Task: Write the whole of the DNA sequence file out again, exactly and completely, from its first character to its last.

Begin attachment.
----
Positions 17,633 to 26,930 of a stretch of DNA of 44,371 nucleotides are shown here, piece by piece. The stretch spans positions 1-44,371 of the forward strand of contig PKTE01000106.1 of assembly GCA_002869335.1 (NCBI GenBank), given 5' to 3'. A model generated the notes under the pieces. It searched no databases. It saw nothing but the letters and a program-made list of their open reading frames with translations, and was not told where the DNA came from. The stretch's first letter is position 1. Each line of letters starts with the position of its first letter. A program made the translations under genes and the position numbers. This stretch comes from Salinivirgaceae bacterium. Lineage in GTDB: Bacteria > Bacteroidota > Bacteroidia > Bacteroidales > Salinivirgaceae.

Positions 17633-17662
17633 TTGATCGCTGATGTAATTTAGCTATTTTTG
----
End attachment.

Positions 17,633 to 26,930 of a stretch of DNA of 44,371 nucleotides are shown here, piece by piece. The stretch spans positions 1-44,371 of the forward strand of contig PKTE01000106.1 of assembly GCA_002869335.1 (NCBI GenBank), given 5' to 3'. A model generated the notes under the pieces. It searched no databases. It saw nothing but the letters and a program-made list of their open reading frames with translations, and was not told where the DNA came from. The stretch's first letter is position 1. Each line of letters starts with the position of its first letter. A program made the translations under genes and the position numbers. This stretch comes from Salinivirgaceae bacterium. Lineage in GTDB: Bacteria > Bacteroidota > Bacteroidia > Bacteroidales > Salinivirgaceae.

Positions 17633-17662
17633 TTGATCGCTGATGTAATTTAGCTATTTTTG